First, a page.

SEARCH

SEARCH BY CITATION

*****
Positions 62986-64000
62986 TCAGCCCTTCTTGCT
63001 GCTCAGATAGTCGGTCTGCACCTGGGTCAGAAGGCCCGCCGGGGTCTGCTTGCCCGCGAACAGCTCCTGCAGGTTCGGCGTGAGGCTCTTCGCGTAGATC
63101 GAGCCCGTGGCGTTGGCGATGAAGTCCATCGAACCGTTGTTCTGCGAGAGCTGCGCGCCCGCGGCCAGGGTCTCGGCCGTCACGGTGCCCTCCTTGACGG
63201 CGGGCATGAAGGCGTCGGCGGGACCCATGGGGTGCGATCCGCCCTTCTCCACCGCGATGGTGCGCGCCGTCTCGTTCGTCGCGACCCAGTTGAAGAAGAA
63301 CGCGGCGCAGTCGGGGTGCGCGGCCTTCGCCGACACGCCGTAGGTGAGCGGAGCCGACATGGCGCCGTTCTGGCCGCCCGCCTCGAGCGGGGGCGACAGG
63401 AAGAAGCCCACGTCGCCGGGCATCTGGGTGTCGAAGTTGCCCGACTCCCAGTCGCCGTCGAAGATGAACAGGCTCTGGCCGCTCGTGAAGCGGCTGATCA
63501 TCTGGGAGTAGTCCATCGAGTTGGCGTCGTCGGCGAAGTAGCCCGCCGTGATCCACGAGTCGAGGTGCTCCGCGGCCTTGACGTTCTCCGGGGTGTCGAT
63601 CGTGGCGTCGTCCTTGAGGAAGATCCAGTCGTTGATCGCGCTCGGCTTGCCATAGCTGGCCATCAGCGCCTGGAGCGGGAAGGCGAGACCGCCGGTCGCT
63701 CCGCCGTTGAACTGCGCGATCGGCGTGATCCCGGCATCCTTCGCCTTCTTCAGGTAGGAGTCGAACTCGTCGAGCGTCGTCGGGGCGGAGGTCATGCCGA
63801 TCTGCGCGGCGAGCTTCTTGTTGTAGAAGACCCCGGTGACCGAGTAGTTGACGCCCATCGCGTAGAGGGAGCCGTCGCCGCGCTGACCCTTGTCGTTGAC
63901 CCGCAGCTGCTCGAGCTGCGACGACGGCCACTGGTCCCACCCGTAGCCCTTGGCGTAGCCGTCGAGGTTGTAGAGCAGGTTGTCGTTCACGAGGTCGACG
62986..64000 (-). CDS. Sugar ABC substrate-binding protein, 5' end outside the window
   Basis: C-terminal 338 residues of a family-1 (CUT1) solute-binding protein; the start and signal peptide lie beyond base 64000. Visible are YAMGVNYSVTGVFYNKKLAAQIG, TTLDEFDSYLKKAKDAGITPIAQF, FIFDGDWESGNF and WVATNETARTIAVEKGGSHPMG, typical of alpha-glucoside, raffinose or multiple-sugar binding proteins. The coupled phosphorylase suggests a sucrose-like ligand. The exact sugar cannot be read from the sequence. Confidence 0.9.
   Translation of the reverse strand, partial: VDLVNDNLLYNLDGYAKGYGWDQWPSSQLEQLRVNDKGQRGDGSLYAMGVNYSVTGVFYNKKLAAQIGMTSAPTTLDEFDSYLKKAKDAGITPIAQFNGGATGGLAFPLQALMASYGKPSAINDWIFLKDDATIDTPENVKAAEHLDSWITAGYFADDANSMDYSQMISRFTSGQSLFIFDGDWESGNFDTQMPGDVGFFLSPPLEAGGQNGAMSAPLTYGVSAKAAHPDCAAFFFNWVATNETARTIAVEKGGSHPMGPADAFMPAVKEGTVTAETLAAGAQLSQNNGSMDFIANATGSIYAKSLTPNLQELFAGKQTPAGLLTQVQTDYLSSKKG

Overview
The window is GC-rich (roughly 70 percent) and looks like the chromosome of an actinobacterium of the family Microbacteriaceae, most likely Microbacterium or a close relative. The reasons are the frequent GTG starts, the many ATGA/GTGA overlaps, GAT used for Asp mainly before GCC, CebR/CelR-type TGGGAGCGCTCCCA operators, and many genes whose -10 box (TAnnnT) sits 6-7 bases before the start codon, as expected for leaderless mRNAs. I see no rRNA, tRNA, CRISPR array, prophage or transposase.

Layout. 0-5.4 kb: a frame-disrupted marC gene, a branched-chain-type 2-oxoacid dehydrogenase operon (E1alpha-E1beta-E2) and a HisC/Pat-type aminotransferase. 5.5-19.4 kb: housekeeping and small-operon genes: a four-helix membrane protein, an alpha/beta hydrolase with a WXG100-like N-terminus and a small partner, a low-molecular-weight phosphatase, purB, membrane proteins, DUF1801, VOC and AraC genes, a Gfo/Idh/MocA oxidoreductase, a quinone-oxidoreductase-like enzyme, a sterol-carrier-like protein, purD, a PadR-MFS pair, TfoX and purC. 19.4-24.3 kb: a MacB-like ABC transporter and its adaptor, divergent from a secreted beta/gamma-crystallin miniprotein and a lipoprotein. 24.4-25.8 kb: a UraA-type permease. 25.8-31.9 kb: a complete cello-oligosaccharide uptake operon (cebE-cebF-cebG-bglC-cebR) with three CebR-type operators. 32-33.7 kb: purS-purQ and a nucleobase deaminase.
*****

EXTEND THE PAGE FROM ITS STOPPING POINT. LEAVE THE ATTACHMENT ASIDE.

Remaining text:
An important goal for community ecology is the characterization and prediction of changes in community patterns along environmental gradients. We aimed to identify the major environmental correlates of diatom distribution patterns in boreal running waters. We classified 197 stream sites based on their diatom flora. Direct ordination methods were then used to identify the key environmental determinants of this diatom-based stream typology. Finally, we tested whether a regional classification scheme based on terrestrial landscapes (ecoregions) provides a reasonable framework for a regional grouping of streams based on their diatom flora. Two-way indicator species analysis produced 13 site groups, which were primarily separated by chemical variables, mainly conductivity, total P and water colour. In partial CCA, the environmental and spatial factors accounted for 38% and 24%, respectively, of explained variation in community composition. A high proportion (almost 40%) of variation explained by the combined effect (spatially-structured environmental) indicated that diatom communities of boreal streams incorporate a strong spatial component. At the level of subecoregions, classification strength was almost equally strong for all sites as for near-pristine reference sites only. Procrustes analysis indicated that spatial factors and patterns in diatom community structure were strongly concordant. Our data support the argument that diatom communities are strongly spatially structured, with distinctly different communities in different parts of the country. Because of the strong spatial patterns of community composition, bioassessment programs utilising lotic diatoms would clearly benefit from regional stratification. A combination of regional stratification and the prediction of assemblage structure from local environmental features might provide the most robust framework for diatom-based assessment of the biological integrity of boreal streams.